Monday, April 11, 2011

Germany - 1918 Albatros Dr.II

The Best Laid Plans of Albatros and Men...

Albatros Dr.II - 1918

Being blessed with hindsight I know it it was a doomed airplane. However the Albatros Dr.II had great lines, and was a rare warbird. Needless to say I had to draw one of my own. When I said that some planes looked "right" in a previous post I did not mean that looking right meant it was a guarantee for a successful design.

The Triplane craze which swept up all nations producing military aircraft in a often unsuccessful line of research. Some of the new crop of triplanes were new purpose built designs; However, most of the effort went into an attempt to add another wing to existing aircraft. For the most part the exercise wasted time, money and production resources better spent elsewhere.

After the success both the Sopwith Triplane and the Fokker Dr.1, many manufacturers in Germany turned their eye towards the design their own version of the triplane format. These experiments were an attempt to improve climb performance. Albatros Flugzeugwerke failed in their first attempt in September of 1917, when they designed the flawed Albatros Dr.1 which was built on the DVa airframe and power plant. The Albatros Dr.II was their last attempt to create a viable triplane.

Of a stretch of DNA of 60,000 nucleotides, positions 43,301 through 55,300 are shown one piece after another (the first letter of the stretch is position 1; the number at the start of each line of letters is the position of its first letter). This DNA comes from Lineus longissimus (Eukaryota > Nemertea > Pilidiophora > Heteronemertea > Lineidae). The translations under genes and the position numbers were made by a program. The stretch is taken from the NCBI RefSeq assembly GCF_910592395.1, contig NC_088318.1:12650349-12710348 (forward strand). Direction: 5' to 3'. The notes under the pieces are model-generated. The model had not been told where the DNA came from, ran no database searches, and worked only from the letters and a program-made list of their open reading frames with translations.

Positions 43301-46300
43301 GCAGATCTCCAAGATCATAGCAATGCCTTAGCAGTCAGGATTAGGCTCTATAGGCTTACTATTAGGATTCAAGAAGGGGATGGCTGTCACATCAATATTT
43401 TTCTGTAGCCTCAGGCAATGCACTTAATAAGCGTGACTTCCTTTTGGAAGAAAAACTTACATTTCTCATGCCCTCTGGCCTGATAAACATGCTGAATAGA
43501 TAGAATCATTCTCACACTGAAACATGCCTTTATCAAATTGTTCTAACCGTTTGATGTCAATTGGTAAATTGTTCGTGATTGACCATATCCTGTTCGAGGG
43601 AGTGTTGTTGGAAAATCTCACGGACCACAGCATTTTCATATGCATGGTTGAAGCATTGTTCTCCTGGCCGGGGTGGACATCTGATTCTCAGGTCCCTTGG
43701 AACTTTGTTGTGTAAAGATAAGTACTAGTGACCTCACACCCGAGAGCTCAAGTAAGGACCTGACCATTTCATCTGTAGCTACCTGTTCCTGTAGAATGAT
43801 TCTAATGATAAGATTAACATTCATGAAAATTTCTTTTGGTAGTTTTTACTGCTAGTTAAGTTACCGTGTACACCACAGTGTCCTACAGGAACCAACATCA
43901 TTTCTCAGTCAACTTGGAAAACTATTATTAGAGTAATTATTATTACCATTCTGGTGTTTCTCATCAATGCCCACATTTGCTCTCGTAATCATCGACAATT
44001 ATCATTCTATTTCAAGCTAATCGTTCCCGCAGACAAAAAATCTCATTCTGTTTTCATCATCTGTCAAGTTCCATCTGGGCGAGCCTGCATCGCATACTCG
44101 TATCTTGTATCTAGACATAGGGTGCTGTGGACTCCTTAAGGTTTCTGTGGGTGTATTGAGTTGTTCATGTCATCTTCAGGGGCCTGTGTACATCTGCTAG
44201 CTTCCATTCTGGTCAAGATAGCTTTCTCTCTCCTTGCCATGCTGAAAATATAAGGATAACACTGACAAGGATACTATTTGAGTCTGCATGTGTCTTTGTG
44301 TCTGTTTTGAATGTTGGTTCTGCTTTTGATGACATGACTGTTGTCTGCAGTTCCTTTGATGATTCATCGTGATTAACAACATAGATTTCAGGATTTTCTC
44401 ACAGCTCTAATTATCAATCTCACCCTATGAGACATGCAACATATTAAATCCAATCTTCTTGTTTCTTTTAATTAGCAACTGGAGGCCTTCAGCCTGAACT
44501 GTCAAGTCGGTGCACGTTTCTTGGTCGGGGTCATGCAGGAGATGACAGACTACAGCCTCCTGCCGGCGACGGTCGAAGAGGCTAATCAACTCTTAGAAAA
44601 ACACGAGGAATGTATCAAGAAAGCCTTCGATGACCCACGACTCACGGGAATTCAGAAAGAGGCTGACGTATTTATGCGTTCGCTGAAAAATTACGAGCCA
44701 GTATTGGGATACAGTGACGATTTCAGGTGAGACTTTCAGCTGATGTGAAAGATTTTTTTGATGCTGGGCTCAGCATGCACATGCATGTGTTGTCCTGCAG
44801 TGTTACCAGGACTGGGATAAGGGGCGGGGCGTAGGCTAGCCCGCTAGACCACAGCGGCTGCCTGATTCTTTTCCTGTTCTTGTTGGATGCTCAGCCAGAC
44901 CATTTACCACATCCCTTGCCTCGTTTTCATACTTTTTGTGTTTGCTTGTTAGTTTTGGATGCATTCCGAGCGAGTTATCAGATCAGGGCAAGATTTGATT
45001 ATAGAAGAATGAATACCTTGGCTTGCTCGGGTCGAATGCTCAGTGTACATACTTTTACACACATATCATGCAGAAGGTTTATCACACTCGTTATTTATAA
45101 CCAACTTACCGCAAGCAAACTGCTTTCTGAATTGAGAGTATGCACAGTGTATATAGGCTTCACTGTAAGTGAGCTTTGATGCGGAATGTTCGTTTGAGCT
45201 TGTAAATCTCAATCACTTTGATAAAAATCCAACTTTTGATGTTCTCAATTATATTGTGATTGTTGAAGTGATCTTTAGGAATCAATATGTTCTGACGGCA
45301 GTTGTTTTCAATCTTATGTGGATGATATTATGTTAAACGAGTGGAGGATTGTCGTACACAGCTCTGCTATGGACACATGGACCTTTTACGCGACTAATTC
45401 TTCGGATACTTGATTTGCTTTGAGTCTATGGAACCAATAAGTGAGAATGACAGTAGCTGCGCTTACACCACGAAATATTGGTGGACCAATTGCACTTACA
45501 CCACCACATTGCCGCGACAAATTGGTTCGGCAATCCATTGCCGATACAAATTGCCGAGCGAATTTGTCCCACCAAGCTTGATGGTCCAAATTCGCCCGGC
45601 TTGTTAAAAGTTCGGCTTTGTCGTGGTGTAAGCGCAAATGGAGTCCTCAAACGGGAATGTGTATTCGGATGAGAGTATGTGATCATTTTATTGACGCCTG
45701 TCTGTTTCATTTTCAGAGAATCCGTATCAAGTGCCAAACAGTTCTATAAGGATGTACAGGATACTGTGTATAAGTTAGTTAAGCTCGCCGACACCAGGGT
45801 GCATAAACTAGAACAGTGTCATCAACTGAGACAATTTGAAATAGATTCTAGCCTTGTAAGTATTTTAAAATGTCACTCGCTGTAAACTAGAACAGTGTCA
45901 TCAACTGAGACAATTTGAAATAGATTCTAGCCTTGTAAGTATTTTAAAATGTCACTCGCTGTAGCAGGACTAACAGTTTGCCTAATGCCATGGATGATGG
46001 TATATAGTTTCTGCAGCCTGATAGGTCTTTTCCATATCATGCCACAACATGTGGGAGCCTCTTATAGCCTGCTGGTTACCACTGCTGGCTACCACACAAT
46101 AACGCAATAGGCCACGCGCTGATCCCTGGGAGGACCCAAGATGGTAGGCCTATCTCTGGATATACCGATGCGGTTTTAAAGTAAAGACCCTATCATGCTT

The Albatros Dr.II was a German prototype single-seat fighter triplane, the sole example of which flew in the spring of 1918. It was similar in many respects to the D.X biplane, employing amongst other features the same 145 kW (195 hp) Benz Bz.IIIbo V-8 liquid cooled piston engine and twin 0.312 in (7.92 mm) machine guns.

References

  1. From Wikipedia Albatros Dr.II, "http://en.wikipedia.org/wiki/Albatros_Dr.II"
  2. Gray, Peter and Thetford, Owen. "German Aircraft of the First World War". London:Putnam, 1962, p.240.
  3. Green, W. & Swanborough, G. (1994). "The Complete Book of Fighters". London: Salamander Books. ISBN 1-85833-777-1

2 comments:

Jon said...

Looking at the landing gear and the angle, it must of been hard to see when landing.

W. I. Boucher said...

@Jon many planes suffered from this. it was a matter of find a line and hold on tight. You can see where phrases like "on a wing and a prayer" came from. Compared to some experimental designs such as the DFW T28 Floh (Flea), it was a walk in the park.